Gridlock Guy: Traffic lessons learned in Egypt

Cairo traffic's main rule is that there are no rules. And drivers encounter various forms of travel, including camels. Credit: Doug Turnbull / WSB Traffic Team

Credit: Doug Turnbull / WSB Traffic Team

Credit: Doug Turnbull / WSB Traffic Team

Cairo traffic's main rule is that there are no rules. And drivers encounter various forms of travel, including camels. Credit: Doug Turnbull / WSB Traffic Team

This traffic column is normally a space that advocates for and examines traffic rules and safety, humane driver behavior, and easing commuter gridlock. Naturally, the first entry for 2024 would center around a country that seems quite unconcerned with any of that.

My wife, Momo, and I traveled to Egypt just before Christmas and, as one might expect, explored the ancient pyramids and ruins in Cairo-Giza, Aswan, and Luxor. We did not drive ourselves, but rode as passengers in tour company vans or in Uber rides. We spent hours riding the roads in those cities and between Aswan and the Abu Simbel temple three and a half hours south of it. The main rules of the road are that there are none.

Traffic is most intense and anarchistic in Cairo, the country’s capital and home to more than 20 million. While public transit is prevalent and many buses traverse the giant city, small cars choke the streets and smog dirties the desert air. But the sheer presence of bad traffic in a giant city was not eye-opening.

The stark difference between Cairo’s drivers and Atlanta’s was the sheer lack of rules and the close quarters in which each driver played their game of take-only. Dozens of cars slowly weave through intersections — without the direction of traffic signals — and somehow snake by unscathed. Lane markings are only suggestions, as cars, vans, trucks stacked with goods, motorized tricycles, and motorcycles straddled would-be lanes or just created their own as the gaps allowed.

Drivers often use turn signals, but only as warnings and not questions. If spaces in the desired lane open, they take them immediately. Or they just drive into a lane until someone lifts. This is a successful game of chicken played numerously and normally with good results.

Cairo drivers’ “take-only” mentality works mainly because traffic moves so slowly there. They have plenty of time to judge for or prepare for a maneuver. Pedestrians (including yours truly) can confidently step into oncoming traffic without crosswalks or signals because they are expected to. But walkers can also jut out into oncoming traffic because of its speed. The slower speeds mean there is plenty of time to react. Anyone who wants to get somewhere has to grow comfortable with taking their turn, not waiting for it. The chicken just has to step into the road and expect the cars to stop or go around them, if they want to get to the other side.

Car horns are far less pejorative in this driving culture. People honk horns to let someone know they are coming, that they are turning, or to give an elbow nudge to a slow-moving vehicle in the way. They rarely are used to vent frustration, best we could tell. And the horn sounds are nearly non-stop in Cairo; we heard them loudly — even late at night from our 24th-floor room.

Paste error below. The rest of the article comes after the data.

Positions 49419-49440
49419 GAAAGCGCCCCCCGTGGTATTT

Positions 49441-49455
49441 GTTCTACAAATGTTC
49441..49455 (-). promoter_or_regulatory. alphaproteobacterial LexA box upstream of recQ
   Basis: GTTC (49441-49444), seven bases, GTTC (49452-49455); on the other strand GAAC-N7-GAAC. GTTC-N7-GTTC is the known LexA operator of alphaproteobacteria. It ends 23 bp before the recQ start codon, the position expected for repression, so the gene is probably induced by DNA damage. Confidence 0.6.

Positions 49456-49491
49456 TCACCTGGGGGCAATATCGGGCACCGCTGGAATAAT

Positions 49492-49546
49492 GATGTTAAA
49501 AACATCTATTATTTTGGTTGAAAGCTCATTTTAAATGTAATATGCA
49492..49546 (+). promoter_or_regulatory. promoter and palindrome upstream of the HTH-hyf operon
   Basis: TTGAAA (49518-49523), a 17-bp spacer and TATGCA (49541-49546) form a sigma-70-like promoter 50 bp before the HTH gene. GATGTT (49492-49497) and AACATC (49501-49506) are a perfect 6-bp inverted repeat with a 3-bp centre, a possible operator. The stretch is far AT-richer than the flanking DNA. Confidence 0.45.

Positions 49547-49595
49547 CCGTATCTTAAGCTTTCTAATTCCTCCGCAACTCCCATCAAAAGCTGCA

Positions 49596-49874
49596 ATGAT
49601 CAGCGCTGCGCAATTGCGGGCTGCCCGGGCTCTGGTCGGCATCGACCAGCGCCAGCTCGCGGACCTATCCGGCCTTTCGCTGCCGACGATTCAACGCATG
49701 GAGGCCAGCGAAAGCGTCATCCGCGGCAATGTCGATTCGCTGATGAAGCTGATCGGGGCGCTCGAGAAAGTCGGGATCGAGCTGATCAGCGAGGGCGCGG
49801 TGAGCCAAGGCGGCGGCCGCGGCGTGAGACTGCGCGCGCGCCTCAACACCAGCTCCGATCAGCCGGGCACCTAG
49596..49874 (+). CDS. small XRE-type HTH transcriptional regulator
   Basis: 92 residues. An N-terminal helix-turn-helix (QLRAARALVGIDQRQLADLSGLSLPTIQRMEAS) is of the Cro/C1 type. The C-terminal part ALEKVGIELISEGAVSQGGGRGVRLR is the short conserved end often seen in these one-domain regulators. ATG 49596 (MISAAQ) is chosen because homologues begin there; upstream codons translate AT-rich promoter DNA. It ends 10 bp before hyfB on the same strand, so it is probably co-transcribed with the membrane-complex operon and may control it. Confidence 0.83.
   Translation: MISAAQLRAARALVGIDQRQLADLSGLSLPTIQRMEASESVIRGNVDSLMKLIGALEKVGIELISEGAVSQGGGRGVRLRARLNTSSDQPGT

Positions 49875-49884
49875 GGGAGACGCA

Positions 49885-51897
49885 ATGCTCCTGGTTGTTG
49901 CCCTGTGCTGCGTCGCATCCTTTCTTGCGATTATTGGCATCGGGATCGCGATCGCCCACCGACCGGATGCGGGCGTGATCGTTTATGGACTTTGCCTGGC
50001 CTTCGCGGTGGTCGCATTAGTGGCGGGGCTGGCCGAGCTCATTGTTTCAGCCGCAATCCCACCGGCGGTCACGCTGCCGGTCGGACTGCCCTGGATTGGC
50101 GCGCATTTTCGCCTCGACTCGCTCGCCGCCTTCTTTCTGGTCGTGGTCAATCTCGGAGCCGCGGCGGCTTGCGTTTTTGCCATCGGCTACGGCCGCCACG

Because drivers are expected to take what they need, they seem to take far less offense than Atlanta drivers do when that is done to them. Because chaos is expected, motorists mildly receive it. The seeming lack of angst in traffic in Egypt is refreshing.

This madness seems to mirror the driving conditions in numerous foreign cities that I have both experienced (Istanbul and Beijing) and read about (Mexico City and Mumbai). But just because the craziness of Cairo’s roads is common elsewhere does not make it necessarily more safe. It is just safer than we would expect in comparison to roads in the U.S., which have more rules (and seemingly less bad behavior).

WHO stats in 2020 showed Egypt with 11.77 deaths per 100,000 people — a rate of 1.89% — 116th worst in the world. The U.S. is only four spots better at 120th worst in the world (11.1 deaths/100K) out of 183 countries.

Both countries behave far differently and yet are relatively safe. The Dominican Republic has more than 67 deaths per 100,000 people, making it the deadliest country in traffic.

But Egyptians seem more resigned to or relaxed about their driving environment than Americans do. Maybe that has some mental health benefits over time. Not taking things too seriously has a life-giving and life-prolonging effect. It at least saves some bruising from angrily slamming the steering wheel too much.

We took the metro train in Cairo, crossed those busy streets on foot, rode camels around the pyramids, rode on the back of a motorized trike (driven by a 15 year-old) up a village hilltop, took a few Uber rides, and took a three-hour trip on a passenger train that seemed straight out of the 1970s. But the most eye-opening transportation mode we took in Egypt was certainly the automobile.

Driving in Egypt, especially Cairo, is completely different than here in the States. And while the lack of rules, the take-only aggression, the dearth of traffic signals, and zero accommodations for pedestrians is stark and, objectively, highly unsafe, it somehow still works. Egyptian drivers and walkers have to have their heads on swivels at all times and cannot afford to overly outpace their cohorts. They also drive smaller, cheaper cars, many of which wear the proof that they travel in close quarters.

The presence of danger or change at every bend is its own, tidal form of rule in Egypt’s streets.

Doug Turnbull, the PM drive Skycopter anchor for Triple Team Traffic on 95.5 WSB, is the Gridlock Guy. Download the Triple Team Traffic Alerts App to hear reports from the WSB Traffic Team automatically when you drive near trouble spots. Contact him at